Bank of England
( Paterson accompanied the 1698 expedition to Darien , losing much of his financial investment in the ill-considered scheme.) The Darien Scheme was a means of making Scotland bankrupt to hasten the union of the Scottish, and English parliaments. The great Confidence trickster was, William III of Orange the usurper Dutch King, who sat on a throne which had been stolen from the famous Stuart Family of Scotland . It is not thought likely that Paterson was part of the great fraudulent scheme as he suffered as much as anyone else.
William Paterson was a successful London merchant, with experience gained from travel in Europe and the West Indies , Paterson organized the Bank of England in 1694, fulfilling the long-desired hopes of his fellow London merchants. After Darien , where his wife and child died and he himself was taken gravely ill, he tried unsuccessfully to organize further expeditions. There were no takers, and who could blame people after the last disastrous escapades. He also advocated the union of Scotland and England , seeing economic benefits for both nations. His influence remained strong, and in the year 1701, he recommended that the government employ the sinking-fund method of retiring the national debt, having deposits regularly put into a special fund for this purpose. The scheme came to fruition in the year 1816, when Prime Minister Robert Walpole's sinking fund was established. William Paterson was a brilliant man in finance but not so good at picking friends who were honest. The picture is of the Bank of England.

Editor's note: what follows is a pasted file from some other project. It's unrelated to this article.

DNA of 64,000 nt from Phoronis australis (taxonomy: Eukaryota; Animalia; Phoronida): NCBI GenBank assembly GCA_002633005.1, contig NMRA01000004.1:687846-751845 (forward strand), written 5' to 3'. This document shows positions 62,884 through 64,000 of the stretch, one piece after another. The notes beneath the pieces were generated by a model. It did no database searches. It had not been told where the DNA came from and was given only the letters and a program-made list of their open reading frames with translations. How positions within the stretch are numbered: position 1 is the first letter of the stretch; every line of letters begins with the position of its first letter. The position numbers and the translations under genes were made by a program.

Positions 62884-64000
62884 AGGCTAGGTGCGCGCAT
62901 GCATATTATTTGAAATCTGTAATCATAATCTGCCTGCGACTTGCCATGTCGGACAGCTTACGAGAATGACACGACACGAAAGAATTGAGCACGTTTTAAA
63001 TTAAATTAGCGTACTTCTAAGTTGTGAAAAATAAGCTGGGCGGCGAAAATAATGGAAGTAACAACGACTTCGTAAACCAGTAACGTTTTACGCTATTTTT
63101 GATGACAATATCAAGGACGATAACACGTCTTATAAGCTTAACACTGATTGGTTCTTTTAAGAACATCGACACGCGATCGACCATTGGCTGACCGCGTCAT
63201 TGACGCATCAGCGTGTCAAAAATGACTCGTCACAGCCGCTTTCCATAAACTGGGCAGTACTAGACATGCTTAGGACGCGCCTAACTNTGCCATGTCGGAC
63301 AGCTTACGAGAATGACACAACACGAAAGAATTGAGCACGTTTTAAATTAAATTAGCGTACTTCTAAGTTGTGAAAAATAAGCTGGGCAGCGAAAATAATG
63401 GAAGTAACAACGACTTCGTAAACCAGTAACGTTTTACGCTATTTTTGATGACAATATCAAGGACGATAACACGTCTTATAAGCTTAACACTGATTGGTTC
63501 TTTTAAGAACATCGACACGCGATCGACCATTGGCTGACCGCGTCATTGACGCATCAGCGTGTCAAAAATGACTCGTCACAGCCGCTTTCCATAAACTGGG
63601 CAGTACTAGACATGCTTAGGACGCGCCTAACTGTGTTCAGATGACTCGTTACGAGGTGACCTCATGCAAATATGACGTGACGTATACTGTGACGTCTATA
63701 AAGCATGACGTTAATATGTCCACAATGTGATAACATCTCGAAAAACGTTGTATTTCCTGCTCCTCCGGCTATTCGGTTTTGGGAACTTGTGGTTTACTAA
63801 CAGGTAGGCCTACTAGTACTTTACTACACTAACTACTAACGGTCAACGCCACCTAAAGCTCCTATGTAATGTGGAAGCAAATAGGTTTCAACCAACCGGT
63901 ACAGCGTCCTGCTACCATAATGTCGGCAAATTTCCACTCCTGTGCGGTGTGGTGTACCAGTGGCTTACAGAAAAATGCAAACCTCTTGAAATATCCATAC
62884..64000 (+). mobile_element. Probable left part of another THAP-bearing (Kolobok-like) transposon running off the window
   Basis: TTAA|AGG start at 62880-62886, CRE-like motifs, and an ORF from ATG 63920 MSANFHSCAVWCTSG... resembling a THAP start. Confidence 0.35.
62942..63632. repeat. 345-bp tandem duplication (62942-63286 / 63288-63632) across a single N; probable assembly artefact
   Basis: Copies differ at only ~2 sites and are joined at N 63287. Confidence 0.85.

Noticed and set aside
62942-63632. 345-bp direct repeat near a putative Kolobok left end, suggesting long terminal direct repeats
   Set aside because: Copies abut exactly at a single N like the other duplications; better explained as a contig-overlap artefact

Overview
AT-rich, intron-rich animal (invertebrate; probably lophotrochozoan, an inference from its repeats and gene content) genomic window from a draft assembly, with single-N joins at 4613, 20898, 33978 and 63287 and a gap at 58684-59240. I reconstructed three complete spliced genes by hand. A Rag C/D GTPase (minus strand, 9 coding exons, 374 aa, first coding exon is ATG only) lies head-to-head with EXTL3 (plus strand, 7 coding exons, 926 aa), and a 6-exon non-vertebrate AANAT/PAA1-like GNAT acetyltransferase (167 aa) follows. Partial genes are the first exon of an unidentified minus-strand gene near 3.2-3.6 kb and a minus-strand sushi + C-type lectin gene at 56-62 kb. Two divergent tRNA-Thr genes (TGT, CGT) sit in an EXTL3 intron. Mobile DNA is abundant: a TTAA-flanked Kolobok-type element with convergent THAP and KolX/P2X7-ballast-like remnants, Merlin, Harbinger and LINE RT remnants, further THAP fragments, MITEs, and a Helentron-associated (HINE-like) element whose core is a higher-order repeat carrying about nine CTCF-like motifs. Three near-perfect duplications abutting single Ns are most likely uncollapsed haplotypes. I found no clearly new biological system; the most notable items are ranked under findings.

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PHILIP, JOHN (1775-1851)

John Philip, was a missionary, who came from Kirkcaldy in Fife . He was always fighting the corner of the indigenous people of South Africa against the arrogant white settlers manly from Europe who treated the native peoples like scum. A minister at Aberdeen , Philip was asked to go to Africa by the London Missionary Society in the year of 1818. Philip was sent to carry out inspections as to the conditions at his Church's various missions in Africa . What he found caused him to severely condemn the attitudes and practices of the white minority colonists, especially in their treatment of the defenceless Hottentots, for whom he devoted the rest of his life to try to secure better treatment. These people thought nothing of taking land that belonged to the natives and driving them off, not caring that maybe the families had stayed there for hundreds of years.